NFL Rookie Quarterbacks and Early Career Success

by George Kritikos ·

Unlike dynasty football leagues, the re-draft environment has a much less enthusiastic outlook on rookies. They are largely characterized as low use assets who are akin to a lottery ticket. While each position has different hit rates, depending on your barometer of success, generally these players will be low investment with the potential for good returns (read: starter).

What this series will investigate is how each position has historically performed in their rookie seasons, since 2000. Additionally, it will take a look at the 2017 draft class to determine who fits the success archetypes with the greatest chance of early results. Hopefully, this will provide information on how to approach rookies in 2017 and beyond.

NFL Draft History (2000-2016)

Before we dive into results, we should take a brief look at how the NFL draft tends to shake out for the quarterback position. As expected, it resembles a dumbbell. Take a look at the chart below to see the average outcome for quarterbacks in the NFL draft by round.

NFL Draft quarterback distribution by round

Like I mentioned before, the tail ends of the draft see the largest quantity of quarterbacks selected. In these 17 drafts, a quarterback was selected first overall on 12 occasions. Three additional instances occurred where the second overall pick was a quarterback, each one a result of a different quarterback selected first. In total, 213 quarterbacks were selected with many more undrafted signal callers who caught onto rosters.

The Long Con(tribution)

Ideally, owners would love to own a player and have him become a season-long contributor. For that player to be a rookie, unlike dynasty or keeper leagues, makes no difference. At the end of the year, all that matters is a championship. Next year, you will just draft a new team that may or may not feature any of your players from last year.

The stigma with rookie quarterbacks is that very few can contribute at a startable level for their rookie season. That is largely true, only six rookies since 2000 have managed to finish in the top 12 at the position. Here is the full list:

2006: Vince Young (finished No. 10)

2011: Cam Newton (No. 4)

2012: Andrew Luck (No. 10), Robert Griffin III (No. 6), Russell Wilson (No. 11)

2016: Dak Prescott (No 9)

The easiest pattern to see here is that all of their passing was buoyed by rushing fantasy points. Everyone but Russell Wilson had at least five rushing touchdowns and even he ran for nearly 500 yards and four touchdowns. Of the players on this list, only Luck’s rushing output would be a little surprising. It is, though, important to note how much rushing ability can add to a rookie’s value.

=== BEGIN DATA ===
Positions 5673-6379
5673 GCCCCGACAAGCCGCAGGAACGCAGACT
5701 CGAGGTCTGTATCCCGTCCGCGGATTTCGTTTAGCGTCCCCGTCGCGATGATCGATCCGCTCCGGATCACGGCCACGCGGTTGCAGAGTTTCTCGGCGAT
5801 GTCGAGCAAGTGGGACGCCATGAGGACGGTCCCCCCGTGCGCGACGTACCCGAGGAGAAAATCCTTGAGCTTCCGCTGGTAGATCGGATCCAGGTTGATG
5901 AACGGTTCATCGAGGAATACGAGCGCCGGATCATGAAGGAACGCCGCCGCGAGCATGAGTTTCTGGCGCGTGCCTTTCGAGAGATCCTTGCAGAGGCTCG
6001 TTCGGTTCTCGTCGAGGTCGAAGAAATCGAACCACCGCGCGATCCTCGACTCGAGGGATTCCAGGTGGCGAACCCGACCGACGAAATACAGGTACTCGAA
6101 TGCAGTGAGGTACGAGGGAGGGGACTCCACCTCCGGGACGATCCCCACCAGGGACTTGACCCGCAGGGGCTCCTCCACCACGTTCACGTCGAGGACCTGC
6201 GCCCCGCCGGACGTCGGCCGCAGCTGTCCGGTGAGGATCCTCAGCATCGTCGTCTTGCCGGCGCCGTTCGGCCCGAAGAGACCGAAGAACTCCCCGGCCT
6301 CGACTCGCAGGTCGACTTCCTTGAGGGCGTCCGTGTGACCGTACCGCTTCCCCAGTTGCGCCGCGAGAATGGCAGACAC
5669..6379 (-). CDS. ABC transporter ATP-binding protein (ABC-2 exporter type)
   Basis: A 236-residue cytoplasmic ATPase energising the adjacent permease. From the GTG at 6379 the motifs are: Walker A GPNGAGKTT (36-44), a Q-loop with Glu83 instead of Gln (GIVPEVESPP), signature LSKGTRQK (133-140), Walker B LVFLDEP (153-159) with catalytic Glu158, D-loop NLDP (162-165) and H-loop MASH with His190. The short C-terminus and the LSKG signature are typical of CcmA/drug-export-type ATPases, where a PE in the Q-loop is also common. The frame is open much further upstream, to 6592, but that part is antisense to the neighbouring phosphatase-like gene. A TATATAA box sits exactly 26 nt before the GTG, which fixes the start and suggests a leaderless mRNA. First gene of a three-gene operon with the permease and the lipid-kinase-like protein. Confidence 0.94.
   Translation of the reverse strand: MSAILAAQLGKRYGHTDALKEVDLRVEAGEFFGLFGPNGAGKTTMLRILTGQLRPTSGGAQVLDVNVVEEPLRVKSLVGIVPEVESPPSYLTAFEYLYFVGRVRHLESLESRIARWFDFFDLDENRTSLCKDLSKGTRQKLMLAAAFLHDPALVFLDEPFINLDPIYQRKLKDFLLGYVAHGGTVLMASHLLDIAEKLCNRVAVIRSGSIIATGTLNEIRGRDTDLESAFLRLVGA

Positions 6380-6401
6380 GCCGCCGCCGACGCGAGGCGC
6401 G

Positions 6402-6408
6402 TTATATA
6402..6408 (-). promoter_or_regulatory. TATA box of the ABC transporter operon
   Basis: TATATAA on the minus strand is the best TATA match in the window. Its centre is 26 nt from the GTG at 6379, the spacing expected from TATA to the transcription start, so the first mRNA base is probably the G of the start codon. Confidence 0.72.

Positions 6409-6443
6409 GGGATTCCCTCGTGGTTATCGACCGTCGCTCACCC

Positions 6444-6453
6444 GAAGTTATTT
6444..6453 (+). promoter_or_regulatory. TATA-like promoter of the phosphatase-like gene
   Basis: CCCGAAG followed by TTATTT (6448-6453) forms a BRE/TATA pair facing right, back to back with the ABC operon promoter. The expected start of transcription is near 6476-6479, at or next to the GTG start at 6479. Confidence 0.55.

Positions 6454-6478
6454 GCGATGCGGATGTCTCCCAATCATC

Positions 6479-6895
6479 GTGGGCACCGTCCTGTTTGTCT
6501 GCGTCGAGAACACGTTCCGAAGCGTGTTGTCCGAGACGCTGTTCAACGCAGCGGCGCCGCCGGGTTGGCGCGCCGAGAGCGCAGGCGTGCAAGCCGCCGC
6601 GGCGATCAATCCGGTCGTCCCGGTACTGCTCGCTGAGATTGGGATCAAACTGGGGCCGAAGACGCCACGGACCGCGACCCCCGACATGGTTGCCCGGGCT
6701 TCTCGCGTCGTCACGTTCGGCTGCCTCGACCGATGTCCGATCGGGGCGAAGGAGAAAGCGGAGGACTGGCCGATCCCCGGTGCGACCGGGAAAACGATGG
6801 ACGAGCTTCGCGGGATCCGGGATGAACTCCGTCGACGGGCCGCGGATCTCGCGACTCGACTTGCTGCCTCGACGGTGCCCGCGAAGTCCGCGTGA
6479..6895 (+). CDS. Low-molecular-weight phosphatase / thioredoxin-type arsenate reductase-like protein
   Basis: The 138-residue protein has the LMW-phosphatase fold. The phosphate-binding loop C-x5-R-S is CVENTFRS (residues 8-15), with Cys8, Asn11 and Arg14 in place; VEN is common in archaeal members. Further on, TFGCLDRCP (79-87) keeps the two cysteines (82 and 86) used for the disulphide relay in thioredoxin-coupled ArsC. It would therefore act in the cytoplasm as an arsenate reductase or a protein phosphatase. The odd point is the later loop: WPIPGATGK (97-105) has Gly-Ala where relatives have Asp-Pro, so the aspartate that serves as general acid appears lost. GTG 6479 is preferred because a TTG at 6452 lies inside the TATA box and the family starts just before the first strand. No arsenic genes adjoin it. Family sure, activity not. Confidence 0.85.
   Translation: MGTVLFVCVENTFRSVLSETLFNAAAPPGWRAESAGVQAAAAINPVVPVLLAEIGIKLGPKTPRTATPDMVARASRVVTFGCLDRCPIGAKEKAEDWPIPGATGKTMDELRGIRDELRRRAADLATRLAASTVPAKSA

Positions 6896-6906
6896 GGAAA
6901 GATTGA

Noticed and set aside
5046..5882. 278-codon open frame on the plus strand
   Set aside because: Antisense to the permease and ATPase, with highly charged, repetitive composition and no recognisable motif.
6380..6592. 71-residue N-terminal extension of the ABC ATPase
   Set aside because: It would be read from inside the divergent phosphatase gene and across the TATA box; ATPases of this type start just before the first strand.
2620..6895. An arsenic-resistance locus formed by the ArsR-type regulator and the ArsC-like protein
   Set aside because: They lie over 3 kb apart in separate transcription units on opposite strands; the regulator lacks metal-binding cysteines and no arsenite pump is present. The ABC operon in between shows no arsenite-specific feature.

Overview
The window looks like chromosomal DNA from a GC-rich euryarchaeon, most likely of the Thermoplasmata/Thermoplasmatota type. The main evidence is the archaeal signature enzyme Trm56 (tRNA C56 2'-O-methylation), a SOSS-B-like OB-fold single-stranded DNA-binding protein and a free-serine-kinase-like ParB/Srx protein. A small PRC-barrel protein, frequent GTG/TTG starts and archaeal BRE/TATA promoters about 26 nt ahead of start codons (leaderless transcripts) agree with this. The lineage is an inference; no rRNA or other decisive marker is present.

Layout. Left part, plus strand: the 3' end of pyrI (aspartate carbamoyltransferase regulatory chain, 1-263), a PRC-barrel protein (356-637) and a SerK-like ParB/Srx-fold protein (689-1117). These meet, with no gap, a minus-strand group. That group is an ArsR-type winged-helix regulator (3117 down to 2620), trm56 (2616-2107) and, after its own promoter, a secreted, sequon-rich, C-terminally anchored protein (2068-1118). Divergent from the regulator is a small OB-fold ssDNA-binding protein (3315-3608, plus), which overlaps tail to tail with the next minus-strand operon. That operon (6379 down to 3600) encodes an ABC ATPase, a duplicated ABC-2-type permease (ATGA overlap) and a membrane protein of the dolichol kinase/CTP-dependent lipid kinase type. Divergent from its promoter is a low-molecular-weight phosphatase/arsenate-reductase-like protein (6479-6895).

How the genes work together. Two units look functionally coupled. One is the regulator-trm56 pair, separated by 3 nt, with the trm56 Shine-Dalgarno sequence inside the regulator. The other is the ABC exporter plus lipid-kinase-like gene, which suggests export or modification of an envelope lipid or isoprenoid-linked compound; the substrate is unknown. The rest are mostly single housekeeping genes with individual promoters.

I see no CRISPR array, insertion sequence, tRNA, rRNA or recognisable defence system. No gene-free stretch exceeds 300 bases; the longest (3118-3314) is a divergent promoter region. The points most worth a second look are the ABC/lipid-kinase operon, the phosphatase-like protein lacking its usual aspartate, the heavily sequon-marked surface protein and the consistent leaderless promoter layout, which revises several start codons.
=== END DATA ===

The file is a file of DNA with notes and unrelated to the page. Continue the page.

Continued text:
As you venture into fantasy QB2 territory (top-24), less mobile quarterbacks start to emerge. On the high end we have players like Matt Ryan, Andy Dalton, and Jameis Winston finish in the top 18. In the low fantasy QB2 territory, there are 14 more signal callers, 11 of which were first round NFL draft picks. That list does include both Carr brothers, for those of you interested.

Overall, there were 172 rookie quarterbacks who scored fantasy points between 2000 and 2016. Of those, 23 (13.3-percent) finished at a fantasy QB2 level or higher (5.2-percent finished at the fantasy QB1 level). Only six of the 23 were drafted outside the first round and only two (Prescott and Chris Weinke) were outside the top 100 draft picks.

Rookie fantasy football quarterback hit rate

Another note, the overall increase in team passing statistics means the threshold to reach these QB1 or QB2 milestones are higher. Take, for example, Matt Leinart in 2006 who scored 142 fantasy points. That was good enough for a finish of 23rd at the position. In 2016, Carson Wentz scored 247 fantasy points, good enough for 22nd.

While seasonal performance is good to know, we really need to dig deeper here and understand the more nuanced numbers that occur on a weekly basis.

The Short Con(tribution)
Most leagues have a fair amount of quarterback talent who lives primarily on the waiver wire. This has spawned the late round quarterback theory and the prime reason an owner is capable of streaming options at the position on a weekly basis. Most rookie quarterbacks will not be drafted, meaning that they can be prime options for those who are looking for a short-term solution.

There were 987 total instances of a rookie quarterback scoring fantasy points, which makes up nearly 10% of the total weekly quarterback performances during this timeframe. Of those, there are 194 weeks of top 12 performances by rookies, including 73 within the top 6. Unsurprisingly, the six quarterbacks we mentioned earlier also populated this list pretty extensively. Here’s a list of the quarterbacks with at least three weeks of top-6 fantasy QB finishes:

2000: Aaron Brooks (3)

2006: Vince Young (3)

2010: Tim Tebow (3)

2011: Cam Newton (9)

2012: Andrew Luck (4), Robert Griffin III (6), Russell Wilson (4)

2013: Geno Smith (3)

2015: Marcus Mariota (3)

2016: Dak Prescott (3)